Samson Coal Cutter

The Samson coal cutters, built by Mavor and Coulson of Glasgow were initially trialed in Tunnel Quarry to mechanise the removal of stone rapidly to enlarge or grade areas needed for conversion to storage facilities. Many of the labourers were from the north of England and the coal fields hence the idea to use these machines arose. It proved a great success and the cutters worked well without much modification.

After the war in 1948 at Moor Park Quarry, using the Samson Coal Cutter (by now obsolete at the Coal Board) trials were carried out to see if these machines were suitable for quarrying stone commercially, they were indeed worthwhile, however it could only be used where sound ceilings permitted the wide headings which were needed for the swinging round of the machine. It had a jib which carried a cutter chain and a continuous belt of up to 37 picks, allowing a maximum of 8 ft 6 inch of cut. These picks require regular sharpening. The jib was versatile and the machine could cut horizontally (the picking), vertically (saw cuts) and into the floor (sumping)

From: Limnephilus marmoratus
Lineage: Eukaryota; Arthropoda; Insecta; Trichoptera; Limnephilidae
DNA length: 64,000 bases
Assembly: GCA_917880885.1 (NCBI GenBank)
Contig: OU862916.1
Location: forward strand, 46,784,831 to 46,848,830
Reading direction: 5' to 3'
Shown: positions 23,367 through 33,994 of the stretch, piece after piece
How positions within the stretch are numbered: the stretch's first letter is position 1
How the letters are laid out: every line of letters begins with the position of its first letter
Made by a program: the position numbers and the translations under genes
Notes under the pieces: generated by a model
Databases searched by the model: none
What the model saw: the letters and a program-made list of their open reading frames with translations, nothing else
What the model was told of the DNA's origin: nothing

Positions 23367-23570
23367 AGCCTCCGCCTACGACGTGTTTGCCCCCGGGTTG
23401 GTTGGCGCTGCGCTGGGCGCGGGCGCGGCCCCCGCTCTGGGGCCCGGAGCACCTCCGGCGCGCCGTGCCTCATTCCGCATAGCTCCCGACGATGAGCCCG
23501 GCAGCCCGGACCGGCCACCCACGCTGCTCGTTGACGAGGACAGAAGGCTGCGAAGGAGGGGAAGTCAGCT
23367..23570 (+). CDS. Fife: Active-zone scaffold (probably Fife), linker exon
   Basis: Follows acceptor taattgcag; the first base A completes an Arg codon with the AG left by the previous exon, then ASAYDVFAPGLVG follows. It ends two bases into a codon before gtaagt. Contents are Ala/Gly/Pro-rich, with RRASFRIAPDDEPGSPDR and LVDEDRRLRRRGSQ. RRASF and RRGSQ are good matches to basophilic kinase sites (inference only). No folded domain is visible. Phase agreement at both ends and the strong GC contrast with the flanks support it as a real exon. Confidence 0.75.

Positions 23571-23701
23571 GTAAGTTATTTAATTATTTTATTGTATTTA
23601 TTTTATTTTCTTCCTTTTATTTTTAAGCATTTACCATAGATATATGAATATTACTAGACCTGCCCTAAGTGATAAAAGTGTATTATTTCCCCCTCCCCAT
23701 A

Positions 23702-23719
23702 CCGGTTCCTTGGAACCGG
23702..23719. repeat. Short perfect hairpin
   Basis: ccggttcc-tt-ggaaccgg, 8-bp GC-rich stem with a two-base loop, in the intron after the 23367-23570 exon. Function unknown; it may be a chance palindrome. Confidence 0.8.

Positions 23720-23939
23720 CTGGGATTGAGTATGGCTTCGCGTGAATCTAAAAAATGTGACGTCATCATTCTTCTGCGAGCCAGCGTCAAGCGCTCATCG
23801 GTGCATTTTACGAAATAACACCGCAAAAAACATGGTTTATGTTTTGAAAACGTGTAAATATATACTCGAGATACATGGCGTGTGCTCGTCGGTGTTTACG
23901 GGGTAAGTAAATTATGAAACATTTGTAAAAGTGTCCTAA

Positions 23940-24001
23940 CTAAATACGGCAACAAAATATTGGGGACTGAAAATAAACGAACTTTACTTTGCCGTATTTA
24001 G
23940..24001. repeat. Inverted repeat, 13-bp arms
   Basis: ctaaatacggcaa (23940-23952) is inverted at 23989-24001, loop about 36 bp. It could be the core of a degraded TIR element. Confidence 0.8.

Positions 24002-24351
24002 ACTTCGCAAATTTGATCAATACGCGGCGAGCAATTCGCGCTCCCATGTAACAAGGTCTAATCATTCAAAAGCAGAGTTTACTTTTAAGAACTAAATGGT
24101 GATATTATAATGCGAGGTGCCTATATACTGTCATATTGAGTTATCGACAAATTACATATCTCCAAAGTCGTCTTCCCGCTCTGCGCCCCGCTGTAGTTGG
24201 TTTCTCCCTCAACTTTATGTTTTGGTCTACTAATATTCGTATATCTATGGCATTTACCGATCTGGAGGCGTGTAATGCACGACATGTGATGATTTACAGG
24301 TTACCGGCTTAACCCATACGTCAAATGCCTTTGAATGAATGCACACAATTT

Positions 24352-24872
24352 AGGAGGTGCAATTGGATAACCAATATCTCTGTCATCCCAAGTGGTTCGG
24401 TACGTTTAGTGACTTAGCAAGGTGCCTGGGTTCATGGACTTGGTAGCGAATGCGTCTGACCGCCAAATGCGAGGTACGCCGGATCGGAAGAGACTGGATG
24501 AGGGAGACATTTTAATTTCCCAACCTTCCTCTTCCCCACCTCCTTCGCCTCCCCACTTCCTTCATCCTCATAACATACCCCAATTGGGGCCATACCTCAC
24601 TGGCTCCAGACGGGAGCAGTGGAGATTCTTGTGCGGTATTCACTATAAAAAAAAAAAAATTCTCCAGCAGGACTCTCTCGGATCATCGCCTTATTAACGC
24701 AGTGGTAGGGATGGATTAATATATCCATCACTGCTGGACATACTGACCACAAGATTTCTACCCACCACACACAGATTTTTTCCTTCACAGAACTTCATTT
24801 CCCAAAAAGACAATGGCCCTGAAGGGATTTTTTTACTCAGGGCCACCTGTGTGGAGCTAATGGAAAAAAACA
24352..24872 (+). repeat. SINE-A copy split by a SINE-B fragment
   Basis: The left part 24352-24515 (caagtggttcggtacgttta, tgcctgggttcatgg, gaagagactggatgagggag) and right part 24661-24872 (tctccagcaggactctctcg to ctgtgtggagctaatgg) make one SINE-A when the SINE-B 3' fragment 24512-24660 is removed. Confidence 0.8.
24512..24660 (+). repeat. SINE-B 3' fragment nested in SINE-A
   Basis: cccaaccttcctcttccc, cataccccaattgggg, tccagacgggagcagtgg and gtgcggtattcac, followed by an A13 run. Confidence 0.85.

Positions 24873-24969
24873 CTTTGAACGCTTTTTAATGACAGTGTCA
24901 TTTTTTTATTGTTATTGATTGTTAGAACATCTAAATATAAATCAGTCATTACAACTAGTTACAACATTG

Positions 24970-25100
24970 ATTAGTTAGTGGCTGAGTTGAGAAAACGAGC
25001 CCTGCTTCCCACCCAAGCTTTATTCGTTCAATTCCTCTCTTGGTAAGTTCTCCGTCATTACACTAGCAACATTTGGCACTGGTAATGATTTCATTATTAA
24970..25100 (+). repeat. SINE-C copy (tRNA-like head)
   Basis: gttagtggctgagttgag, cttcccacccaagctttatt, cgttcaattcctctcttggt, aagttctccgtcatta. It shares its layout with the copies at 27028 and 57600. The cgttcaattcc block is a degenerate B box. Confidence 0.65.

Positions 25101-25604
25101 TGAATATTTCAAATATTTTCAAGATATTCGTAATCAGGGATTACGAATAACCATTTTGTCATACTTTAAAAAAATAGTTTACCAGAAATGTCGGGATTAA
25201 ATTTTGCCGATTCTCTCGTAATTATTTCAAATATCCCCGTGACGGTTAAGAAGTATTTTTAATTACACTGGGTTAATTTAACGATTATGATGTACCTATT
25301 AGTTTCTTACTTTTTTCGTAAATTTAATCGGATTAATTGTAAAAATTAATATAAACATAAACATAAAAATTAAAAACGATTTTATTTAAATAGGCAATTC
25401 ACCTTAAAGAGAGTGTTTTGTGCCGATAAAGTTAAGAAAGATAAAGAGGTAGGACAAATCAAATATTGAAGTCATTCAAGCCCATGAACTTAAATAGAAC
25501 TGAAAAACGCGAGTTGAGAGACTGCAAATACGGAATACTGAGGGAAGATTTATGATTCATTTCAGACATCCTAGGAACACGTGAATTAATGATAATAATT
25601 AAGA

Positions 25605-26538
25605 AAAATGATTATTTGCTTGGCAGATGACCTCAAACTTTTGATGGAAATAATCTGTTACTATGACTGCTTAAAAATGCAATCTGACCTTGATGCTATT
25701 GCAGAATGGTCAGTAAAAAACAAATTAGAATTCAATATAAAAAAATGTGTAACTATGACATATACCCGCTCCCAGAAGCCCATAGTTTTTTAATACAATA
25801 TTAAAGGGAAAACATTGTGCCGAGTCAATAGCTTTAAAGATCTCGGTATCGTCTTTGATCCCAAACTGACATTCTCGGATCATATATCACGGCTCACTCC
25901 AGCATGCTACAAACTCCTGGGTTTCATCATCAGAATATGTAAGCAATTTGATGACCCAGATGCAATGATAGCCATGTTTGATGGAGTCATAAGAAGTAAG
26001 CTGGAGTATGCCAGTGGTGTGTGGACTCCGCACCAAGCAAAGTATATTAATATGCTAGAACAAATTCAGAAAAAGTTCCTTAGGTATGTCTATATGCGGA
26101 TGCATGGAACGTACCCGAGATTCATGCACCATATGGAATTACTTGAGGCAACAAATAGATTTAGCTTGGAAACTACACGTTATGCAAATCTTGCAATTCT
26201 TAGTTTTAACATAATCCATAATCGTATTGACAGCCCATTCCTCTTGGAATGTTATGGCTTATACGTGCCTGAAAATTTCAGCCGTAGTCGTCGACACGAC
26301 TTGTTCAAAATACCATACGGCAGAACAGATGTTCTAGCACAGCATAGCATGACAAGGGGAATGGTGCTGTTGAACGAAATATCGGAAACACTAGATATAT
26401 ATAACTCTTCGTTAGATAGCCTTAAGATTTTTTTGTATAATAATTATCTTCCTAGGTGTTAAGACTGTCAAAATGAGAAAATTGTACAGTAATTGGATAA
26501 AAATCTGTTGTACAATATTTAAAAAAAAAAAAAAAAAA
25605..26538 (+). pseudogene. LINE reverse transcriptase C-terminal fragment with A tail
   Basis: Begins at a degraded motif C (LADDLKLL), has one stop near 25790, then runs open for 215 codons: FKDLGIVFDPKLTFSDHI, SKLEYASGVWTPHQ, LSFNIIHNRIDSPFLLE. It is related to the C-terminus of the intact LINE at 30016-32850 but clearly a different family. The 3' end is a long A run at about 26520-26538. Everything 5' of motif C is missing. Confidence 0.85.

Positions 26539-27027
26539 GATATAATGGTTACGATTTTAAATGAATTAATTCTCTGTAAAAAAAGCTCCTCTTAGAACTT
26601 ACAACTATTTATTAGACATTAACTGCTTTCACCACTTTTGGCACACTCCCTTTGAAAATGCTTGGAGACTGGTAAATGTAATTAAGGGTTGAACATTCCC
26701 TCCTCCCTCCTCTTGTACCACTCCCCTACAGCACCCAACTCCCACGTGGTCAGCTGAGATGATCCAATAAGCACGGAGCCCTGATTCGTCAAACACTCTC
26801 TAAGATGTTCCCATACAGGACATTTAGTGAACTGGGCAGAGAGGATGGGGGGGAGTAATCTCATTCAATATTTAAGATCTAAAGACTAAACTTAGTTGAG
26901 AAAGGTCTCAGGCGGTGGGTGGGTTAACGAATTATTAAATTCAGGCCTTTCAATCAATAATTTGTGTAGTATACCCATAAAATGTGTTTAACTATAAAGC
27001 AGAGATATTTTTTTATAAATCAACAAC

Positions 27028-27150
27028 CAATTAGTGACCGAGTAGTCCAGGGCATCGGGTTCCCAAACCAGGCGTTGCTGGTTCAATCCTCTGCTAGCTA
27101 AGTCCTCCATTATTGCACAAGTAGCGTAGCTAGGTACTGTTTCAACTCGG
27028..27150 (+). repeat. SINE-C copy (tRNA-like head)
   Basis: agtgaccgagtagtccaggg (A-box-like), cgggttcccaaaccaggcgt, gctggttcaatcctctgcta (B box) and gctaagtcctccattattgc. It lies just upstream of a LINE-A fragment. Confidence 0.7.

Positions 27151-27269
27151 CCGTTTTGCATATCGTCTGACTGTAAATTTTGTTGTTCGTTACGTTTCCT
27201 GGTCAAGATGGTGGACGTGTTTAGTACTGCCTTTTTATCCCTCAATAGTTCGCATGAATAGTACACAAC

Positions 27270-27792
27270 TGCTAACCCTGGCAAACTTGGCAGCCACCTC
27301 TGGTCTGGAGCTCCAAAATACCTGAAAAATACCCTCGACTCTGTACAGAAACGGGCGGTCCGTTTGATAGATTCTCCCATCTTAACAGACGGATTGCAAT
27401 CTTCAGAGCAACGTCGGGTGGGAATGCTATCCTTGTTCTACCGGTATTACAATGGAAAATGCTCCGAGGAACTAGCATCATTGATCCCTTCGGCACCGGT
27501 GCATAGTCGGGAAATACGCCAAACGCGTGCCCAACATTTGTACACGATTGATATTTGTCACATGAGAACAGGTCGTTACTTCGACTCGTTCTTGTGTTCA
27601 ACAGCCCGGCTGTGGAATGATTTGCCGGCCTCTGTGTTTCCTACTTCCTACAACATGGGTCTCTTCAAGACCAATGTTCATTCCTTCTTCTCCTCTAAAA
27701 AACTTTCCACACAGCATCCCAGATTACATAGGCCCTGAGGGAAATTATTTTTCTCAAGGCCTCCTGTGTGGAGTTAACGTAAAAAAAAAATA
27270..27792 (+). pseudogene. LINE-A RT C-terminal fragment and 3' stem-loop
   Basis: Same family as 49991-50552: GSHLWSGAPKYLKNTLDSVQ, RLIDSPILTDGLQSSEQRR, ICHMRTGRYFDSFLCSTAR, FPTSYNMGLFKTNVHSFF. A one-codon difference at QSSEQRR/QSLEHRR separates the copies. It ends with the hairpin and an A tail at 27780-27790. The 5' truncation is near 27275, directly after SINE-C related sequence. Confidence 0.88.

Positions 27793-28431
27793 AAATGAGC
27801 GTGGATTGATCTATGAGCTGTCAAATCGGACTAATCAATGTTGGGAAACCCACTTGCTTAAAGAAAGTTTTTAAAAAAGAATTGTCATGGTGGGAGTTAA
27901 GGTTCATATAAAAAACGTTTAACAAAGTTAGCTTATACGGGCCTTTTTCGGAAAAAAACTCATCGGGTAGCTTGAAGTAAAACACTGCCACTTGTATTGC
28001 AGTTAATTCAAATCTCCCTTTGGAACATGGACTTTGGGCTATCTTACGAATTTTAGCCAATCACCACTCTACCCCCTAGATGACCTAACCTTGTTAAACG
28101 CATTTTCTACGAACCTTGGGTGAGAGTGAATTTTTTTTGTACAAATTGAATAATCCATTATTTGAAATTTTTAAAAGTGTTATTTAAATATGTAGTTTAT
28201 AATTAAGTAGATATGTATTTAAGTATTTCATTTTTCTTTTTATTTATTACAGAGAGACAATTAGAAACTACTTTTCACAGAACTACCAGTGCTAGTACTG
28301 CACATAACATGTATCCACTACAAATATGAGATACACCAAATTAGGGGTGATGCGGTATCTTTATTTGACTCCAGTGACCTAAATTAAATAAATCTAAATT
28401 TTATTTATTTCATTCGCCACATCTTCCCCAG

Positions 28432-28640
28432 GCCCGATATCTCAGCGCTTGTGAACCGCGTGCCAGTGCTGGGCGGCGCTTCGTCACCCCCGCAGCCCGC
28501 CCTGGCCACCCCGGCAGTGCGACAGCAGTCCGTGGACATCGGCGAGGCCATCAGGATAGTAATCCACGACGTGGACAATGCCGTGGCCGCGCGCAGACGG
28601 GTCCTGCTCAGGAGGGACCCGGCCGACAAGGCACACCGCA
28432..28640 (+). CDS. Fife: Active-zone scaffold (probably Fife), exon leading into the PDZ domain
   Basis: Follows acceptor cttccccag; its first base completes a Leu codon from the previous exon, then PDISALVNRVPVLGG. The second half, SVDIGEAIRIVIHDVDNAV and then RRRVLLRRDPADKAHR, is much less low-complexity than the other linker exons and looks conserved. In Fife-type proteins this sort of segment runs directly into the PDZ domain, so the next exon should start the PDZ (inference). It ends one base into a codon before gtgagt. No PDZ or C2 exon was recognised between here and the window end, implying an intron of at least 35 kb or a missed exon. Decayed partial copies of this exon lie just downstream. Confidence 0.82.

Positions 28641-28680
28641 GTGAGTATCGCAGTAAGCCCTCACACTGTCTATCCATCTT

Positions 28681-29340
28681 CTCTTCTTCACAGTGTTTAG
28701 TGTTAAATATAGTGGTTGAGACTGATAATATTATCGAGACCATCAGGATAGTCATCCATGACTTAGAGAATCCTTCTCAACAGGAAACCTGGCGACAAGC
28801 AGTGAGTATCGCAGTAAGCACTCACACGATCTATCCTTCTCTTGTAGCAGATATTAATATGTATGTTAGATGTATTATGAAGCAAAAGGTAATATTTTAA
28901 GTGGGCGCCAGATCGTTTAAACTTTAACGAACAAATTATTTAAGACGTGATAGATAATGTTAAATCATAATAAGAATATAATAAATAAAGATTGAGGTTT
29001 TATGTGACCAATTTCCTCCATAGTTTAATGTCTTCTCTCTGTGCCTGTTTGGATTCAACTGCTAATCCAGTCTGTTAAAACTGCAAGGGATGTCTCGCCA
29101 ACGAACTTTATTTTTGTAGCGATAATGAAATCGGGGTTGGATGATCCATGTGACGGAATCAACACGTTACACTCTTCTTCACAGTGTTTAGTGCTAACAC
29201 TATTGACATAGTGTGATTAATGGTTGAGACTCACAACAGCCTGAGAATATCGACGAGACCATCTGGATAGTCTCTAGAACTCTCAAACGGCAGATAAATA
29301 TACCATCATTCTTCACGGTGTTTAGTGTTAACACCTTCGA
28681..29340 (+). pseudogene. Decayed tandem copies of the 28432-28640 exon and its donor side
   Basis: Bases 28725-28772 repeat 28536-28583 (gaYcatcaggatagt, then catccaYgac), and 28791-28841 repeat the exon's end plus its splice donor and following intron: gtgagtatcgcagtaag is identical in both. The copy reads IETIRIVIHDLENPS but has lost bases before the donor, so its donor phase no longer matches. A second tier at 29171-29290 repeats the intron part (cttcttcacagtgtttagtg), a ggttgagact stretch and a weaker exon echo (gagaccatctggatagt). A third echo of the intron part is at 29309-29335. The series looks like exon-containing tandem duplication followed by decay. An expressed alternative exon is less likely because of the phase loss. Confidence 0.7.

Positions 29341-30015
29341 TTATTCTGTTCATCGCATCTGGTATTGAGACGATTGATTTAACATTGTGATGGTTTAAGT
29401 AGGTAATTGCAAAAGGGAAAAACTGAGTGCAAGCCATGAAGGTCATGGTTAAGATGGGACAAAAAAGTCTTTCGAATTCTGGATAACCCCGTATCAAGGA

The machine moved on its own caterpillar tracks and weighed 7 tons, was very noisy but rapid, being 50 times faster than an expert picker, even allowing for the time taken to set it up to the right height etc All the cuts are 5 inches wide, and therefore there was more wastage of stone compared to the manual method.

In the quarries today it can be seen very obviously if a coal cutter was used in the area, due to the arc in the walls of ceilings made by the rotating head